In the case of Sarah Capewell' son, the Nuffeld Council guidance that staff reportedly cited was backed up by advice published by the British Association of Perinatal Medicine (BAPM) last year. The BAPM paper itself, however, does not mandate the refusal of treatment, saying only, "This is not a set of instructions, but a framework to highlight the range of evidence and opinion that needs to be considered by staff and parents."
"The care of the mother, her fetus and the baby, will always need to be individualized and should be led by senior staff in all disciplines. The parents' hopes and expectations need to be explored with honesty and compassion in a realistic way, drawing upon the available evidence."
The BAPM paper says that in cases where children are born before 23 weeks gestation, "it would be considered in the best interests of the baby, and standard practice, for resuscitation not to be carried out." It continues, however, "If the parents wish they should have the opportunity to discuss outcomes with a second senior member of the Perinatal team."
But Capewell reports that her wishes were ignored by hospital staff. "When I asked about my baby's human rights," she said, "the attitude of the doctors seemed to be that he did not have any. They said before 22 weeks he was just a fetus."
Under British criminal law, an unborn child can be killed by abortion up to 24 weeks gestation without any cause being stated and up to the time of full gestation if he is suspected of suffering from some disability.
The British national health care rationing body, the National Institute of Health and Clinical Excellence (N.I.C.E.), has plainly stated that such guidelines are based on financial motives, in consideration of how expensive a treatment will be compared to the "quality of life years" it can provide. This is an expression of a new utilitarian trend in the philosophy of medical care that has replaced classical medical ethics in recent decades.
In traditional medical ethics, the governing principle, according to the ancient Hippocratic Oath, is to "do no harm" to the patient. In modern utilitarian bioethics, the guiding principle is to produce "the greatest good for the greatest number," whether that good benefits the patient or not.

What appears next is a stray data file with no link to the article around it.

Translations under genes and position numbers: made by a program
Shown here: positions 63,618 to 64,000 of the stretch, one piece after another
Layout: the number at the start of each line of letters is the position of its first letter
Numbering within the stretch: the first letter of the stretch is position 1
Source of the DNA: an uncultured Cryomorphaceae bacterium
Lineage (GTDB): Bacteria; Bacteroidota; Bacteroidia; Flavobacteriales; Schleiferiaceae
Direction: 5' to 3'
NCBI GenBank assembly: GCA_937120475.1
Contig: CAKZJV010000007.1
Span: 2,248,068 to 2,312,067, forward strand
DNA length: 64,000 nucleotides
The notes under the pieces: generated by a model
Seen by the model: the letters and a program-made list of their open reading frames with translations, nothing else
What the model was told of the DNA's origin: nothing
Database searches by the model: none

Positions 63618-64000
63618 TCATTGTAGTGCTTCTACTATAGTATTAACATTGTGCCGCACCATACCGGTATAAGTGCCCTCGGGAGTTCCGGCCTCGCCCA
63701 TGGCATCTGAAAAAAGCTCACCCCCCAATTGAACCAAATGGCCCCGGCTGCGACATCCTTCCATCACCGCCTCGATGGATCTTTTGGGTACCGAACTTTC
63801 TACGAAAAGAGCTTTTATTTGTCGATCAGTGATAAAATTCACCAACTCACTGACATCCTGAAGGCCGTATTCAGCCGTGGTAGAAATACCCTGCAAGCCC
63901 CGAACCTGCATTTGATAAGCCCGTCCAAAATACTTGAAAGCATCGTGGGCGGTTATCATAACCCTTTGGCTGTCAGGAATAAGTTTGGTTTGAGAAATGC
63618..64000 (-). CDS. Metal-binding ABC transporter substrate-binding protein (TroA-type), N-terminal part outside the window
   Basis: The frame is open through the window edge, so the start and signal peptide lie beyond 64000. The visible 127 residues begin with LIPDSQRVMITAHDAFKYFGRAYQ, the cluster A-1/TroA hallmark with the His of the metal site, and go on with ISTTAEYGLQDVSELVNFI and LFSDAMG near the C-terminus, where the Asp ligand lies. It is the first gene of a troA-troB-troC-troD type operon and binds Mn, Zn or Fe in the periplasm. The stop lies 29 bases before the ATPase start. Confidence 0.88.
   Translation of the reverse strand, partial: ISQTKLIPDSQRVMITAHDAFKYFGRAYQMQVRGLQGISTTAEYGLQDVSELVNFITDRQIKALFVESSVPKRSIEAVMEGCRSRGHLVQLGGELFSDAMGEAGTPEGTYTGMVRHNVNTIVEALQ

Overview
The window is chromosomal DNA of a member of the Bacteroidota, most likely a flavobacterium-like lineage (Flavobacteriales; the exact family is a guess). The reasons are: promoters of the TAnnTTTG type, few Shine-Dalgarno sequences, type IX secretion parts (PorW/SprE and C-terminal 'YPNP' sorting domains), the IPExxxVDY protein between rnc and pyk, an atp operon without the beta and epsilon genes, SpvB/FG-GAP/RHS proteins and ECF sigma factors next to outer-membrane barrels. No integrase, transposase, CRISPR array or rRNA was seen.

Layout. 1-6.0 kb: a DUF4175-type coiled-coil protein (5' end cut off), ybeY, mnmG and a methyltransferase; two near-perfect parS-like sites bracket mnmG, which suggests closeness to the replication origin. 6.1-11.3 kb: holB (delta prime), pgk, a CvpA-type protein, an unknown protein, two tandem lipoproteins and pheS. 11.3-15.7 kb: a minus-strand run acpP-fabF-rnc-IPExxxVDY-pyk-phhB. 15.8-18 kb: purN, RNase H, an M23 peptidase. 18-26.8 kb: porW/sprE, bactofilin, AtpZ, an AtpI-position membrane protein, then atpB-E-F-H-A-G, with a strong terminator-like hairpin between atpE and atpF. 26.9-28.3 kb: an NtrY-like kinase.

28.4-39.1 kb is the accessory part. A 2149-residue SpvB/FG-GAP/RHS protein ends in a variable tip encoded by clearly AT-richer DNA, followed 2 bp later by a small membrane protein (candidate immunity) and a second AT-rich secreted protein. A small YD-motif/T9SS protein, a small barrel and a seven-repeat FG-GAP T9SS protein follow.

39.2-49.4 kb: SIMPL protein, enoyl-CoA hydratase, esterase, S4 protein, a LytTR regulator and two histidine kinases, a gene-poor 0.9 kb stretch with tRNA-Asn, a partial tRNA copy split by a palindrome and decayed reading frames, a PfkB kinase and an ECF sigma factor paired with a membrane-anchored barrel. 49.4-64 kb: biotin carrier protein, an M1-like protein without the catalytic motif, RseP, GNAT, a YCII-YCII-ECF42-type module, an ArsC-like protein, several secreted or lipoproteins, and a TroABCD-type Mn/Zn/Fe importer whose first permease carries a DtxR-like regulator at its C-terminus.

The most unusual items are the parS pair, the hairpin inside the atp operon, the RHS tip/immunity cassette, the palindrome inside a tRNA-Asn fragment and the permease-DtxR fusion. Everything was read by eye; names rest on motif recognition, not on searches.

Under this principle, which has swept the medical world in most western countries that have adopted government socialized medical care; it is increasingly common for medical guidelines to allow doctors to decide, against a patient's wishes or those of his family, that further medical treatment is "futile" and can be discontinued. In countries such as Britain and Canada, where the provision of food and water are considered "medical treatment," this can mean that a patient can be legally dehydrated to death, often while being placed in permanent sedation.
Click on the link provided to find link to an interview with British politician Daniel Hannon on British health care rationing.
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Tuesday, September 8, 2009

DRTL Needs Your Help!

Delaware Right to Life is looking for a volunteer development director to join our board and assist in raising funds for our organization. If you have experience (even just a little!) in fundraising and/or writing grants and are interested in helping us out in this capacity, please contact us!

We also need help soliciting silent auction items for our annual banquet on Nov. 4. If you would like to help with solicitation, or know a business who has an item or service it might like to donate, please contact me. Or, if you would like to donate an item yourself, please click here: and fill out the auction donation form.

Finally, remember to save the date for our banquet on Nov. 4! Univ. of Florida quarterback Tim Tebow's mother Pam will be our keynote speaker! Many more details to come SOON, so keep checking back on our facebook page and our website to reserve your tickets!

Thanks for standing up for life!